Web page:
The ideal is to move from a teacher-centered to student-centered education. There can be a trap where people can fall into a technology-centered education (rather than technology-enabled). The presenter, Lynette Nagel, talked about the Chartered Accountants course at the University of Pretoria, for which there is increased demand, a call for international accreditation, and challenges such as a set curriculum and inflexible standards.
Pass rates have been dropping over the last few years to less than 60% in 2010. More students have been allowed into this qualification even if they hadn’t done accounting at school, and had a poor score in an aptitude test. In the supplemental groups – Q1 there were 12 lectures per week, and Q2-4 there were 8 lectures per week. The group knew that the students had been working with unskilled teachers with a focus on rote learning, and they have poor English, little vocabulary, and poor problem-solving skills.
The group started with focus group interviews with the students, and explored why the students did so poorly initially. Social commitments, poor time management, other subjects, and a large number of tests were big issues. Accounting was not seem as important and the students did not realise that the theory was important.
The initiative first addressed the issue of Accounting not being seen as important…and increased the scaffolding, so, for example, students realised that they had to study the theory before doing the practicals. The numbers grew in the supplemental teaching classes with students sitting in the aisles. One solution was to use the tutors. The tutors are second year, average students, and are closer to their students than the lecturers are. Technology was then used to create a Socratic environment drawing on a 3-step process. The Tutors were supported to create a good multiple choice quiz, and only focussed on the key concepts of a specific theory per week. Simple lay-language was used, and each question had to have feedback in ordinary language. Catches in the question were also explained, and calculations came with explanations. The questions were all uploaded into WebCT Vista.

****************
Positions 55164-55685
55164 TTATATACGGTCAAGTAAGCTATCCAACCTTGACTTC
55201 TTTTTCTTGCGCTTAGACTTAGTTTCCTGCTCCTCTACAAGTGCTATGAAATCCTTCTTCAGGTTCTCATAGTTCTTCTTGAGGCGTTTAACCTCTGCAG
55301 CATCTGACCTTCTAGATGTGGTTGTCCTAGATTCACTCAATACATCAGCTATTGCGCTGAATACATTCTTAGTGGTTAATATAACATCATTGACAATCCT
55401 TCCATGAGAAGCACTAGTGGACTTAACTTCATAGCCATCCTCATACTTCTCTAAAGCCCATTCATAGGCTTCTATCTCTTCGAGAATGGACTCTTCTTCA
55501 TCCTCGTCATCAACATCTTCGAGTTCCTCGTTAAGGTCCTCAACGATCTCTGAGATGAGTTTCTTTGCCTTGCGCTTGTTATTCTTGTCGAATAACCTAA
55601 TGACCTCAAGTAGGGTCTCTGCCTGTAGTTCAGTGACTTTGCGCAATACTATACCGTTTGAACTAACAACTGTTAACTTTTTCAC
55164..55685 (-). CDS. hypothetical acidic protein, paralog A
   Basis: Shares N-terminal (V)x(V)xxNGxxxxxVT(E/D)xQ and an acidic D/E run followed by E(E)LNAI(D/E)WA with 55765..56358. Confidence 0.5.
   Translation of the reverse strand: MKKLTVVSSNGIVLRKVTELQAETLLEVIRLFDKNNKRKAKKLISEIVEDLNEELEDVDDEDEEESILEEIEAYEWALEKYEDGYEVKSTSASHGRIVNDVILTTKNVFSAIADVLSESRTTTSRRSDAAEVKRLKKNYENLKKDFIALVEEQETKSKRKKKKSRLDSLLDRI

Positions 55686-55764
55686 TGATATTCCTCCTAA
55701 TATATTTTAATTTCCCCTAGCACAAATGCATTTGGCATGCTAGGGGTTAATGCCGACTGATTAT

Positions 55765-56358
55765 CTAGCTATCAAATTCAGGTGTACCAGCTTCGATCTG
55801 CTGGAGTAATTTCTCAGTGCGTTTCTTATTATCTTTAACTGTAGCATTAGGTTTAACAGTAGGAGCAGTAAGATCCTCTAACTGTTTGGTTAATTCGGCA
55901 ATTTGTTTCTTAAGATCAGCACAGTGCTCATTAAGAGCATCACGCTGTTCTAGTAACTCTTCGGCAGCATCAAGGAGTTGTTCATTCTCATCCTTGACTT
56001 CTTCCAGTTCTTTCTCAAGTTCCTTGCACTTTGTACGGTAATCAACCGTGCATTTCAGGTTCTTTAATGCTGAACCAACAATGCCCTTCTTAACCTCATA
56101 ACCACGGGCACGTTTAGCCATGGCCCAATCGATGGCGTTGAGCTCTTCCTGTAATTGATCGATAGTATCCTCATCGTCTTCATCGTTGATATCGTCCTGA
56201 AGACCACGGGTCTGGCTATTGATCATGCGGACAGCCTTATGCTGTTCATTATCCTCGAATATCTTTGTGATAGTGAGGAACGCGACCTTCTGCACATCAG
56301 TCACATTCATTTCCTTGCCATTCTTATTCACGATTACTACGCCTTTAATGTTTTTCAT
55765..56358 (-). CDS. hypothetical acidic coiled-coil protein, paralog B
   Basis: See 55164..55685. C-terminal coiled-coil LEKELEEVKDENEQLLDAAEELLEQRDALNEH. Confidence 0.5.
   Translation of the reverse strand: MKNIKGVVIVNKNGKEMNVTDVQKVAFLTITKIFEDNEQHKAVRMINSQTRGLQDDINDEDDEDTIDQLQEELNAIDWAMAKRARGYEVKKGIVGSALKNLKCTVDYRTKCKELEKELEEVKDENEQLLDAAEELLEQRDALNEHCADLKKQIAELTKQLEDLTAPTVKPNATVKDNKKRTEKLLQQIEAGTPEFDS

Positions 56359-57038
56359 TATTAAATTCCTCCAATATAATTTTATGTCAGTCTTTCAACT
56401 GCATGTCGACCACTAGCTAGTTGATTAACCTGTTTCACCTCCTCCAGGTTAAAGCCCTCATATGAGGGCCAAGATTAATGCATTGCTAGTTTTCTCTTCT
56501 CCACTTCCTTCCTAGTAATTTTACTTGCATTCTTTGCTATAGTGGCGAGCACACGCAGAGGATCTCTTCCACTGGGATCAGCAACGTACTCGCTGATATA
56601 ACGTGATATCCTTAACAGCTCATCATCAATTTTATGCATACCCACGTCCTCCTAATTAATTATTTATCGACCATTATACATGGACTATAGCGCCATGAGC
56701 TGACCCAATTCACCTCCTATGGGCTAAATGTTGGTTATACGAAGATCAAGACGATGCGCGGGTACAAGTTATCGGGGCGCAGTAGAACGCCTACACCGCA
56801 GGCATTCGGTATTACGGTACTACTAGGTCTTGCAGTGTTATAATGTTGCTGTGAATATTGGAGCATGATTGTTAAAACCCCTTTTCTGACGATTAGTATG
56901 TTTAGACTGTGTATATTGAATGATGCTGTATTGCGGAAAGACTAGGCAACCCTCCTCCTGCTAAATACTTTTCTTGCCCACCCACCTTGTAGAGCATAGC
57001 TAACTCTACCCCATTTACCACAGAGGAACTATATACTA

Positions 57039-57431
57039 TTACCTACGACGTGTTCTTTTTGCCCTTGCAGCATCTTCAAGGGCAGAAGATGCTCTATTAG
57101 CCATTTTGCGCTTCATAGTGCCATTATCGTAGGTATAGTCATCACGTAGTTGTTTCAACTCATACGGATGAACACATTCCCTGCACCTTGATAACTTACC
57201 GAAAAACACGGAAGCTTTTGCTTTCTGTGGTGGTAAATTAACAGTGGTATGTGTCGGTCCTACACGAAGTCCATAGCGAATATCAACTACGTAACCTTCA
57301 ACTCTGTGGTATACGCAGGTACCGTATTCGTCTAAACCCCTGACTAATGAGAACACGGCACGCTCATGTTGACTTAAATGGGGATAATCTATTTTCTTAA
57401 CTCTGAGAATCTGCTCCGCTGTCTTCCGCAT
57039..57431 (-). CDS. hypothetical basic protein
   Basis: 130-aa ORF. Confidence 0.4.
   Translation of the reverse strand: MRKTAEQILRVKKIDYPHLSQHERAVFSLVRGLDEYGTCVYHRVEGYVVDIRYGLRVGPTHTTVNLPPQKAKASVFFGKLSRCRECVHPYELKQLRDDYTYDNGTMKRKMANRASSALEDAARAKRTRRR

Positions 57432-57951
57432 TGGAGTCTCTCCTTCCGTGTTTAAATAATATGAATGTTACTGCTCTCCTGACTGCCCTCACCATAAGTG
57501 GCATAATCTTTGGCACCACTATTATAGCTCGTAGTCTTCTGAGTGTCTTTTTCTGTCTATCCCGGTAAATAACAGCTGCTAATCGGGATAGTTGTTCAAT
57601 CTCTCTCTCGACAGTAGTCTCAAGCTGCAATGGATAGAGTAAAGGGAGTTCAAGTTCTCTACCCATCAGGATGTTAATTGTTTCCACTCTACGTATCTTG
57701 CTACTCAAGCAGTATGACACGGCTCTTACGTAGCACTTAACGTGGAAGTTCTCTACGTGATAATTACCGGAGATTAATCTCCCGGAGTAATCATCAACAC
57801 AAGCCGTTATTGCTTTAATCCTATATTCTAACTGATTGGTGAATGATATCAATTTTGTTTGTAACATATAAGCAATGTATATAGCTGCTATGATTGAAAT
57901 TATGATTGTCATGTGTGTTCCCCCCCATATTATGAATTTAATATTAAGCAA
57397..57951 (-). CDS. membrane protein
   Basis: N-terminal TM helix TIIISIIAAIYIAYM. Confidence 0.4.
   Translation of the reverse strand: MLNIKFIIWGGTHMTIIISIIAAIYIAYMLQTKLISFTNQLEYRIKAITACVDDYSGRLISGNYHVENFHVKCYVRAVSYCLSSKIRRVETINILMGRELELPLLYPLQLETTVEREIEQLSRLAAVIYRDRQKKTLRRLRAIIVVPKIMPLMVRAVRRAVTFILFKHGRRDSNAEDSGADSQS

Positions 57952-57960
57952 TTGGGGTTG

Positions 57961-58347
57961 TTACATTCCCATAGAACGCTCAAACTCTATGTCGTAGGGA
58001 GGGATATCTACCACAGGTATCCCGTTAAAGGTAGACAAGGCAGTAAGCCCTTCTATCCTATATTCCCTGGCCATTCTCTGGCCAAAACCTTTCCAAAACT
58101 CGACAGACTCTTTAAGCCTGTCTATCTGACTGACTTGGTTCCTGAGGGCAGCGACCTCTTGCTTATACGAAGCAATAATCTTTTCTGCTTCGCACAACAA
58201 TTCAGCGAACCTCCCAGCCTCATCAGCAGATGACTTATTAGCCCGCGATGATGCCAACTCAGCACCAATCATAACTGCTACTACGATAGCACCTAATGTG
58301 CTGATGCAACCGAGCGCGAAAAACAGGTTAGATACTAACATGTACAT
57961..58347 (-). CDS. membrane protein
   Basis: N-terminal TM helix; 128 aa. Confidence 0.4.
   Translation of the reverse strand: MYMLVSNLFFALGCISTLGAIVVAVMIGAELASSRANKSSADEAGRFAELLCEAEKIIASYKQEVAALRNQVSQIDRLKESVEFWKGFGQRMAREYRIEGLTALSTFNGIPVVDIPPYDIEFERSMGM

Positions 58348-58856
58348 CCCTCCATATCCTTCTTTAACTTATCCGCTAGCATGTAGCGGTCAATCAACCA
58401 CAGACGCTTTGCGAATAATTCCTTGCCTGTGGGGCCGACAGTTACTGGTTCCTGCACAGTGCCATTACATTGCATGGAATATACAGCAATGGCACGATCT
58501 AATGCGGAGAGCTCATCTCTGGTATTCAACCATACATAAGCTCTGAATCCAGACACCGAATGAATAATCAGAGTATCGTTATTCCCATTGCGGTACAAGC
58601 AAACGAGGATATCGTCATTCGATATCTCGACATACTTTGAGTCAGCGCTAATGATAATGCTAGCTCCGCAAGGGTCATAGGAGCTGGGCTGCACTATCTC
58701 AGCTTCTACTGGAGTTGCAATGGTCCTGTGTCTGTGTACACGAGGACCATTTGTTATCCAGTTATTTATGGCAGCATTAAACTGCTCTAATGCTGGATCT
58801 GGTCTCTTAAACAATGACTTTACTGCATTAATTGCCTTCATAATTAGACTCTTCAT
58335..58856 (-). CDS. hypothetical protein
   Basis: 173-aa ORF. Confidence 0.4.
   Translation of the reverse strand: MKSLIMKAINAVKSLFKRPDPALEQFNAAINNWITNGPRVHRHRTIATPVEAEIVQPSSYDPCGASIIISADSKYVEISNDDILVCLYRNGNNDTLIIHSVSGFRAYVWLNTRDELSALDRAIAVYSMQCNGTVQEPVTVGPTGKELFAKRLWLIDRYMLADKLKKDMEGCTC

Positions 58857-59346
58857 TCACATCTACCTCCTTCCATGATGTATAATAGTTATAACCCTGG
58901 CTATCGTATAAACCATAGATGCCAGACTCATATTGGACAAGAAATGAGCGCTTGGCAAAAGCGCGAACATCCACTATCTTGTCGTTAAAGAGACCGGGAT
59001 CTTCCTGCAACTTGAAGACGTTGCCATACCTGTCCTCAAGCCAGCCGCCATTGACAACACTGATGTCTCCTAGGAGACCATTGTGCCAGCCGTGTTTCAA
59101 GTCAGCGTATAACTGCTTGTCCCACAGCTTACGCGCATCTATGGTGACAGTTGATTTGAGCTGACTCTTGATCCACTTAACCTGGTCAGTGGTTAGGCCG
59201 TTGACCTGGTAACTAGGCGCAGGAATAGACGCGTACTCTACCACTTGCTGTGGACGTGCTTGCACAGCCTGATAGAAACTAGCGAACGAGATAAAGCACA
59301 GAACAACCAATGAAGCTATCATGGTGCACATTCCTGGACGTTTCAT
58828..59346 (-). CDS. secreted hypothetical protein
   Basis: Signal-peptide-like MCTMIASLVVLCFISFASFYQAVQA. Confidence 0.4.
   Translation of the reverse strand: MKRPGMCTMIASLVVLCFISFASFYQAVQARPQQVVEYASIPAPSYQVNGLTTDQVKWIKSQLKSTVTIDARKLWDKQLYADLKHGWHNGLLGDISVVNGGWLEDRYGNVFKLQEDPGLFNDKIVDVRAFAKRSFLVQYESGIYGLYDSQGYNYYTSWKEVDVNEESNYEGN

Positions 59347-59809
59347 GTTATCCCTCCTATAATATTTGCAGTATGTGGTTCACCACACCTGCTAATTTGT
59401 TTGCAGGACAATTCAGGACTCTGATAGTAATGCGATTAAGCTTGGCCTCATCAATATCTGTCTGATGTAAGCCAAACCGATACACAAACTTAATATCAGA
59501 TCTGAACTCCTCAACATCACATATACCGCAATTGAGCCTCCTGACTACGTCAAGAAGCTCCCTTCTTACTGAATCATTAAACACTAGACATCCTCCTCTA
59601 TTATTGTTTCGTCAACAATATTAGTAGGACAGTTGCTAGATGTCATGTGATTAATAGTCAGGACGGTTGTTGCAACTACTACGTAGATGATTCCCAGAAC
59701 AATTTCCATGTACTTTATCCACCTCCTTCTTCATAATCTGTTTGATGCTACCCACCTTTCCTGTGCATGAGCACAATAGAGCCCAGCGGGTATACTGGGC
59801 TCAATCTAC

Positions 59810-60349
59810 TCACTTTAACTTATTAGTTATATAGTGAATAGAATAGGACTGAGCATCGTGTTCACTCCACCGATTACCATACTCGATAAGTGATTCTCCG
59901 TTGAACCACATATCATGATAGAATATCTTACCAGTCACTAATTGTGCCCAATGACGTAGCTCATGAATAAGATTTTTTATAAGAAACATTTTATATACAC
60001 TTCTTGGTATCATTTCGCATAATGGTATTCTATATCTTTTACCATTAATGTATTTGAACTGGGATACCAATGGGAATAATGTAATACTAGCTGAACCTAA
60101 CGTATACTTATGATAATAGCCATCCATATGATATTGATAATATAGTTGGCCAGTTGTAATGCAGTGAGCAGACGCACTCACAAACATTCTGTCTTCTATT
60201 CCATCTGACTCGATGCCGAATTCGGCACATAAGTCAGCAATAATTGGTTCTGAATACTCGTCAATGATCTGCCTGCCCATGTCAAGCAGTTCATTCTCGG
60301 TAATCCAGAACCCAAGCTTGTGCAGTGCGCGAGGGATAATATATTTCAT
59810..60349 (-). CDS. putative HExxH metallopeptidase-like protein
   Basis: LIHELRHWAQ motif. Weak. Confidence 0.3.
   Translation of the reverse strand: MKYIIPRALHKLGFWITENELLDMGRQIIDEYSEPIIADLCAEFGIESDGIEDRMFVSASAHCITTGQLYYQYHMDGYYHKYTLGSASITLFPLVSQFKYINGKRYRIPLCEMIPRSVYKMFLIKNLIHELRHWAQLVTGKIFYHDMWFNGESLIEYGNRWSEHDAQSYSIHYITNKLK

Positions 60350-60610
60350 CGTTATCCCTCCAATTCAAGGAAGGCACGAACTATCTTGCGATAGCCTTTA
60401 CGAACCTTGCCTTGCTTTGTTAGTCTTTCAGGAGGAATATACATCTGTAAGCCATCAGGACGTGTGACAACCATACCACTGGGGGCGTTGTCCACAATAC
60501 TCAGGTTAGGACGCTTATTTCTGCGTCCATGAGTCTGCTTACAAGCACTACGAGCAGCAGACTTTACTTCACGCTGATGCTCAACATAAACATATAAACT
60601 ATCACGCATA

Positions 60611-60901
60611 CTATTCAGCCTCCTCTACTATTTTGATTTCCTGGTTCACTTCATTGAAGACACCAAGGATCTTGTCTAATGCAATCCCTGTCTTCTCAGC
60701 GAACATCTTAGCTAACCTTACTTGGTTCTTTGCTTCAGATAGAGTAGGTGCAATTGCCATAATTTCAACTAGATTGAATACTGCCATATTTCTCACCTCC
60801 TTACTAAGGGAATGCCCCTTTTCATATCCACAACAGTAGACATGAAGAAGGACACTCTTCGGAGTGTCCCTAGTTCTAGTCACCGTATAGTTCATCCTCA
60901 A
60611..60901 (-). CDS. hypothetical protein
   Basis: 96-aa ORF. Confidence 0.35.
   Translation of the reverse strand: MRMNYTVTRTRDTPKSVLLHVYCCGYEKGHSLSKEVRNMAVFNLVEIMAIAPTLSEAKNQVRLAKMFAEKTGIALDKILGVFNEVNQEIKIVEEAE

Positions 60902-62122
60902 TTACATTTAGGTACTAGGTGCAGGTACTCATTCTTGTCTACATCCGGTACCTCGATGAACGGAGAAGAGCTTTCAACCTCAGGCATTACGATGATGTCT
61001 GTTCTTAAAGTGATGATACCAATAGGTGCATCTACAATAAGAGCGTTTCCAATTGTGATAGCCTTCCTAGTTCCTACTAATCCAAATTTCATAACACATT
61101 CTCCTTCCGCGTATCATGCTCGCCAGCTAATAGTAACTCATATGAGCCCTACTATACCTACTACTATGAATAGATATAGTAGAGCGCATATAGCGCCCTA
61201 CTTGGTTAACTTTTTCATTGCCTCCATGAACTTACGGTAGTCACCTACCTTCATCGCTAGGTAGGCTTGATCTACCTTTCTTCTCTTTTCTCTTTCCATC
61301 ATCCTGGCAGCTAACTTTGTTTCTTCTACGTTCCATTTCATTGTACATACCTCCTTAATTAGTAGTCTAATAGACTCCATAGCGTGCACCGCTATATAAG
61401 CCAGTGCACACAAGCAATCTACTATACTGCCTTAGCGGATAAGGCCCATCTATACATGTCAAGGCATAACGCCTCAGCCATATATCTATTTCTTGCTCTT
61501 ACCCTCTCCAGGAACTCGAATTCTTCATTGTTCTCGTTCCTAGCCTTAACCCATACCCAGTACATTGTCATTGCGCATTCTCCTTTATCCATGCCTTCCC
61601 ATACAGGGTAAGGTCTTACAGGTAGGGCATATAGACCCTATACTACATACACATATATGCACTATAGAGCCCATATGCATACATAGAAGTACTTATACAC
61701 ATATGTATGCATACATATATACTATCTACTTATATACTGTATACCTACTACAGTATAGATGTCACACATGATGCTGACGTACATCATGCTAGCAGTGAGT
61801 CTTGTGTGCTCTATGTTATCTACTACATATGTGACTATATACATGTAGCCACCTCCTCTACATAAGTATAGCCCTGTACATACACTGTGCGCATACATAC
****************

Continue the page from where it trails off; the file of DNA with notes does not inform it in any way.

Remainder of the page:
The students completed the quizzes, and the tutors were able to see where the issues were and help the students individually. The students reported that they found the quizzes useful, and particularly liked the immediate theory. There were also comments about being able to chunk up the learning and have a cumulative sense of learning. Eight-one percent of students repeating the course saw the quiz as generally useful, 84% saw the feedback generally useful, the first time students (86%) valued having a second attempt at the quiz, but only 38 to 50% saw the quizzes were useful for preparing for formal tests.
By 2012 the pass rate was 75%. This appears to be really strong support for a way of scaffolding students who are used to a teacher-centred, rote learning environment. These students may have found it quite tricky to transition to a less structured approach. While it wasn’t a ground-breaking study, it did illustrate how a combination of online learning and a tutor-based approach can be effective.